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All South Africans have a constitutional right to social security. This includes poverty alleviation through social grants, which are now received by some 15 million people. It also includes access to income-protection and income-smoothing arrangements such as life insurance and pensions. Comprehensive social security is fully in line with Government’s key outcomes.

The proposed reforms will expand the social grants system and greatly enhance coverage of existing social insurance arrangements with a view to improving service delivery and maximizing value-for-money. Existing social security entities will reduce costs and improve efficiency by sharing administrative capacity, streamlining benefits and coordinating policymaking. Voluntary pensions and insurance arrangements will also need to improve the quality of the service they offer in accordance with a new regulatory framework to be introduced as part of the reforms.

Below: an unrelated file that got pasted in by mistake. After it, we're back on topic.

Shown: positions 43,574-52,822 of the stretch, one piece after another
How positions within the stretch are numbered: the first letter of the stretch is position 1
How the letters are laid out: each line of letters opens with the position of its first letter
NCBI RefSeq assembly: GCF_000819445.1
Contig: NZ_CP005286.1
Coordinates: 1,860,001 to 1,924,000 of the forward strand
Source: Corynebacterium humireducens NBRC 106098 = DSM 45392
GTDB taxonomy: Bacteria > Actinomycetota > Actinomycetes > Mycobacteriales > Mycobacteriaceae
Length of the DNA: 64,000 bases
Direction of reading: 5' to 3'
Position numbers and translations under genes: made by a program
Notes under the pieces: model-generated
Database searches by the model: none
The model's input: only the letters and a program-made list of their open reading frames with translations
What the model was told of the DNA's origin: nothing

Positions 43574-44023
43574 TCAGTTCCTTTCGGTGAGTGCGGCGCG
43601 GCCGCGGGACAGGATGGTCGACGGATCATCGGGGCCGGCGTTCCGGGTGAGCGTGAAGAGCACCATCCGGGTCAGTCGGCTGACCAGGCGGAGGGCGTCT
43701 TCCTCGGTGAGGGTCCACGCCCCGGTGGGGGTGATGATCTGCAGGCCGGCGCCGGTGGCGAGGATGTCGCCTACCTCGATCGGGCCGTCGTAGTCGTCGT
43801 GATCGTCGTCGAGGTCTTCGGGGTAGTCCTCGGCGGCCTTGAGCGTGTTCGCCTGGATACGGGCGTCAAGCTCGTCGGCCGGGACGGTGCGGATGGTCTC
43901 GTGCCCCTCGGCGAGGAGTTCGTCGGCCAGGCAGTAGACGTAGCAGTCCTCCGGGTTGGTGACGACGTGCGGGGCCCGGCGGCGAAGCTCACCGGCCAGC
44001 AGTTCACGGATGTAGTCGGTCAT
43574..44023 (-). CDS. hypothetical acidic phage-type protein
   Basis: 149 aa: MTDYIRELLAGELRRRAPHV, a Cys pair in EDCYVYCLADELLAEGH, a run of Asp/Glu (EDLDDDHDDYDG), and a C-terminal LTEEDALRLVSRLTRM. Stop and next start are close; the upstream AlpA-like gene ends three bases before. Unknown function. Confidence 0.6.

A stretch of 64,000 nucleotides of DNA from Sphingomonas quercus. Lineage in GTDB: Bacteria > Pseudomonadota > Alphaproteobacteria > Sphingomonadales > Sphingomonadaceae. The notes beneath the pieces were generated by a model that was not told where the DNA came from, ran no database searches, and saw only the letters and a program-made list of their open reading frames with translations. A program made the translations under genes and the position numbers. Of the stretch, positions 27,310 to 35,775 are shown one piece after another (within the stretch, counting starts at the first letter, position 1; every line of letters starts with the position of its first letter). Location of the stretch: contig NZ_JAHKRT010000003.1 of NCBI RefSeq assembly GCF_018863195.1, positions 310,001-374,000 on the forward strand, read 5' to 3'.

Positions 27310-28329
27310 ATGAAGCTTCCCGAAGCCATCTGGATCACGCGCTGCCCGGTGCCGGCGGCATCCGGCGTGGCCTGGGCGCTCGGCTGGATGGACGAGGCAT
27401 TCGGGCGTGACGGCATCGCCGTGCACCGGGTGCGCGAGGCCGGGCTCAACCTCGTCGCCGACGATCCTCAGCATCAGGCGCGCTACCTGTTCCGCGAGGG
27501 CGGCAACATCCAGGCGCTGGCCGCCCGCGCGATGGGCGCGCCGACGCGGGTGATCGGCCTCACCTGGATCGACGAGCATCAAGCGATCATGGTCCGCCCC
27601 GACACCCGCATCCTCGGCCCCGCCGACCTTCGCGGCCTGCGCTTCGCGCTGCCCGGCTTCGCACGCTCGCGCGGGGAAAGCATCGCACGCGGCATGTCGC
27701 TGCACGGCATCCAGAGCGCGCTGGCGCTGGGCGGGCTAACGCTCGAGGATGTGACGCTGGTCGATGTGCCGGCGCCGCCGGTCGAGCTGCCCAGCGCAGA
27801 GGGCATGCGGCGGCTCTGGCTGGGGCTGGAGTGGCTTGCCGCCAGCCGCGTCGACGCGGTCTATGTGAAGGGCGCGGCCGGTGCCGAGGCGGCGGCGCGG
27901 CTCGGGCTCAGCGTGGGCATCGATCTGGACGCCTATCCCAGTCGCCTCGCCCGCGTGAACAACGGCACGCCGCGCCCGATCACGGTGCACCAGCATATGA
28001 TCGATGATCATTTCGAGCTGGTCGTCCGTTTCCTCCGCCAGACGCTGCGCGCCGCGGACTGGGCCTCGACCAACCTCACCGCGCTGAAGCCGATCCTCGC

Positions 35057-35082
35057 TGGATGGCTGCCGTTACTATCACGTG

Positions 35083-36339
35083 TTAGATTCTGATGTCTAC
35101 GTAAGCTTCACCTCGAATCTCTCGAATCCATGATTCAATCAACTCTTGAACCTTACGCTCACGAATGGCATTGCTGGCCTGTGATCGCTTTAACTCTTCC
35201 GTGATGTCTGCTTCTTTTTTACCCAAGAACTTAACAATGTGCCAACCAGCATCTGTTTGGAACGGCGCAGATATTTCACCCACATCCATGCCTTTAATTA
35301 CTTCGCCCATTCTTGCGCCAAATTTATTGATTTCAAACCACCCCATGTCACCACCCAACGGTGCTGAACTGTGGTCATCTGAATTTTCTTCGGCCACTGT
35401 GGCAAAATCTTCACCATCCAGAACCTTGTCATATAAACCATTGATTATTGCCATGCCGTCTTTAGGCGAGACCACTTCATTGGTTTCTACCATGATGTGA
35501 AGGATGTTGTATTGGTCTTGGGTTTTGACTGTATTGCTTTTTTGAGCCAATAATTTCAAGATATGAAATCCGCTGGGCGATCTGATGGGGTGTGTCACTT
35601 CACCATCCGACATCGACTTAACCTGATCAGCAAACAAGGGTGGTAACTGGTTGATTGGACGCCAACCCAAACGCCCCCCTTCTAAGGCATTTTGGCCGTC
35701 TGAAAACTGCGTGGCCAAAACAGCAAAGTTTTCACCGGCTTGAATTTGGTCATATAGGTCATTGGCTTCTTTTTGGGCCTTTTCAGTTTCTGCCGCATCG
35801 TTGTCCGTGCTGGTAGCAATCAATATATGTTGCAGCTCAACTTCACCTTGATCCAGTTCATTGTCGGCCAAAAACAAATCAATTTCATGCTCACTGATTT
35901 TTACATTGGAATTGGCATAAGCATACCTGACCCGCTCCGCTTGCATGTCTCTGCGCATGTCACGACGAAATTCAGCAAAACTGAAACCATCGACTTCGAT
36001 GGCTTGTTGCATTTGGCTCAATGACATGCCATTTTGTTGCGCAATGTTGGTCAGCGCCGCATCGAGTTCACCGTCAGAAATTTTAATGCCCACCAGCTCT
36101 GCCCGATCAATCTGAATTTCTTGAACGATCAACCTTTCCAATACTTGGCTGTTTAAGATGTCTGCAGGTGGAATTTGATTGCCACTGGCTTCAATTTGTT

The reforms will lead to a significant increase in workers’ incomes in retirement by introducing a mandatory social security fund, by ensuring that workers preserve their pension accumulations until retirement, and by improving the value-for-money offered by voluntary or employer pension funds. The mandatory social security fund will not only provide a government-guaranteed pension but will also offer benefits in the event of a worker’s unemployment, disability or death.

The Inter-Ministerial Committee (IMC) on social security and retirement reform was established in 2007 to take up the work begun by the Taylor Committee in establishing a comprehensive system of social security. The IMC brings together representatives of National Treasury, the Department of Social Development, the Department of Labour, the Department of Transport, the Department of Health and the Department of Public Services Administration.


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